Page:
Here are some of the things you may want to remind them of when having this conversation:

  • Transportation to all appointments will have to be provided.
  • Assistance with bathing and dressing
  • Nursing care such as blood pressure checks wound, or diabetic care
  • Meal preparation
  • Help with mobility and transfers
  • In cases where physician services are provided on-site, those visits will have to be scheduled at a clinic or via telehealth.
  • Activities and social events

4. Solve the problem

Depending on what the problem is, try to solve it. As mentioned above, there can be many different types of problems, but if listening only provides some support, you will be asked to help solve the problems at hand. Here are some solutions to consider:

  • Poor care. Talk with the administrator or director of nursing about care concerns. Ask that specific care staff be replaced if possible. Don’t be afraid to be the squeaky wheel and persist until your concerns are addressed. 
  • Problems with other residents. Inappropriate behavior and bullying should be immediately addressed by the administrator. Ask for other residents to become involved by providing friendship and advocacy for your parent if they are feeling ostracized. For all the problem residents, there are usually many more kind and generous ones. 
  • Loneliness. Consider visiting more often than you do now. Bring the grandkids and make an event out of the visit by coming at mealtime or celebrating a birthday with your parent. If visits aren’t possible, arrange for Facetime or other video conferencing options to check-in. Another option is to ask the activities director to pay particular attention to your parent. Suggest some activities you know they would like and appreciate. Ask the activities director to introduce your parent to other residents. 
  • Homesickness. Sometimes this can’t be solved. Your parent’s home might have been sold. One idea is to reminisce or look at photo albums together. Acknowledge the loss, but don’t dwell on it. Do what you can to personalize the space they have in assisted living or a nursing home. Bring pictures of the family to put in the room. Keep your parent involved by sharing significant family events. 
  • The food. Ask your parent what kind of food they would prefer. There are several companies that will deliver home-cooked meals to their doorstep, adding variety and quality. This service doesn’t have to be provided every day. 2-3 times a week may suffice.
  • Cognitive impairment. If your parent has significant memory problems, there may not be much you can do. Reassurance and re-direction can help to ease confusion and agitation. Repeated requests to go home may indicate pain, thirst, hunger, or boredom. Try to get to the source of discomfort and address that. If the move was relatively recent, give it some time.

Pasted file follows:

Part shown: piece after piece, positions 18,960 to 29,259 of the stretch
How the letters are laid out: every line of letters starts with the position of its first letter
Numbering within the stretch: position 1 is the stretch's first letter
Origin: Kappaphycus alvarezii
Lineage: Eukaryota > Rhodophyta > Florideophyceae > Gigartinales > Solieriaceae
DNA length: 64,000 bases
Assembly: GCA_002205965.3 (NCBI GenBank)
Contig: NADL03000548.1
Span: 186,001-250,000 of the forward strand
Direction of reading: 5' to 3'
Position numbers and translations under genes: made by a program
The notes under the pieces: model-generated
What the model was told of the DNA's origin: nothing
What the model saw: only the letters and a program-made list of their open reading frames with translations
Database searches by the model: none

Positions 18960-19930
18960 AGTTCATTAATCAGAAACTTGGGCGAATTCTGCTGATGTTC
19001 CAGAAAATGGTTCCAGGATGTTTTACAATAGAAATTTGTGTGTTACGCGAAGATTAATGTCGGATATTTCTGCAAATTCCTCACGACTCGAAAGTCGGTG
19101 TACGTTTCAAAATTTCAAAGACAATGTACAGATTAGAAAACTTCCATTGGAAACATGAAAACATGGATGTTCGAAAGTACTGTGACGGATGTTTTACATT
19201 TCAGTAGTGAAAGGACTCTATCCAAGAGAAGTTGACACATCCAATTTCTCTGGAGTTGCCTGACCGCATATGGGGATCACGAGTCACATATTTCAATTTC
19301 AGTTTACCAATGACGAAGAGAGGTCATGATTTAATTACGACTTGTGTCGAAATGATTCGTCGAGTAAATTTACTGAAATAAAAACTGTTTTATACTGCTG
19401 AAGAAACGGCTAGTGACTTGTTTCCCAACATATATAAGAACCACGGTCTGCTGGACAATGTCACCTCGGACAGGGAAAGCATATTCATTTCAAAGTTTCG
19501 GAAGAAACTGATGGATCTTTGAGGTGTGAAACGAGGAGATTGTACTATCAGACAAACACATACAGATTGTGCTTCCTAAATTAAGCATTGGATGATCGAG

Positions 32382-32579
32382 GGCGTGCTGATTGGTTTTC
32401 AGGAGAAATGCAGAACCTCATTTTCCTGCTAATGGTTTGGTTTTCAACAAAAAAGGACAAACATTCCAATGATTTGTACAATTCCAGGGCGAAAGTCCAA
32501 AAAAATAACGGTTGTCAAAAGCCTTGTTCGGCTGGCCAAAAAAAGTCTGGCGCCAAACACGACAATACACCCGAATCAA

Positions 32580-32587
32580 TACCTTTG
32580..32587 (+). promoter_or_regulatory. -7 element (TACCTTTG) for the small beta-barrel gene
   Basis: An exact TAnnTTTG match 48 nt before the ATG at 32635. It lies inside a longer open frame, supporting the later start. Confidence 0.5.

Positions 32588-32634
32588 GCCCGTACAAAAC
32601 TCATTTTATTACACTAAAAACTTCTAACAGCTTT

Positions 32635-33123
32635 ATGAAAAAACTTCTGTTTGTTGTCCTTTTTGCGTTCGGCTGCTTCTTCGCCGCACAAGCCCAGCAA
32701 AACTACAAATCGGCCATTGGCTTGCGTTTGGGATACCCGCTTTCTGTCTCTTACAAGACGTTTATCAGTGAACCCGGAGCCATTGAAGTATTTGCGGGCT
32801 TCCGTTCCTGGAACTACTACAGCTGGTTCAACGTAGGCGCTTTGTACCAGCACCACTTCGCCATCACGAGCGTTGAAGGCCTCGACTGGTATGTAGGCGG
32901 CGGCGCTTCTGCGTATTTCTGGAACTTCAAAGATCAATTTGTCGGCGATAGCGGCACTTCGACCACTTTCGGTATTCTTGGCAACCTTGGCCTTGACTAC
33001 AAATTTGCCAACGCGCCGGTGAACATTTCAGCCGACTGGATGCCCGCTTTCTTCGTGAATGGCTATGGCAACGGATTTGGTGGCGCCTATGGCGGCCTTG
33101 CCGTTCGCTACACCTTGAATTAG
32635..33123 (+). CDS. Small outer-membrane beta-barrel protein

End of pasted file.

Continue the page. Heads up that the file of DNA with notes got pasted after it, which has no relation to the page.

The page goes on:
5. Ask someone else to talk with your parent

If you aren’t making any headway, ask someone else to talk with your parent about why they want to leave.

This could be a family member, church member, a social worker, or a friend. Sometimes another person may have better success at finding out what the problem is.

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6. Offer alternatives

If you have tried all these tips and your parent still wants to leave, consider these alternatives:

  • If going home is not an option, think about a move to a different assisted living or nursing home. Since you want to avoid the same problems that created the desire to leave in the first place, do your homework. Check with the local Ombudsman program to find out about complaints. Talk with the administrator about staffing issues and the ratio of staff to residents.
  • Think creatively about alternatives to assisted living augmented with outside help. This might be board and care homes, independent senior living, or a continuing retirement community. 
  • It is not unheard of for families to move a parent into a condo or other single level living arrangement. Home care caregivers can be hired either part-time or full time to help with bathing, dressing, cooking, cleaning, and transportation. You may want to consider a two-bedroom in case live-in care is required.  
  • The last case scenario for many families is to move a parent into their own home. This option can work with careful planning. Some considerations are privacy, home accessibility, caregiver duties, and responsibilities, and the financial costs of care.

Your Parent Wants to Leave Assisted Living or a Nursing Home

At the end of the day, it is important for you to have a better grasp on how to handle your parent wanting to leave assisted living or a nursing home.

An empathetic and caring attitude will help preserve your relationship regardless of the decision you both make. Knowing that you are both on the same page can help make this process go smoother.

If you're looking for more on long-term care, read our guides on questions to ask a nursing home and respite care.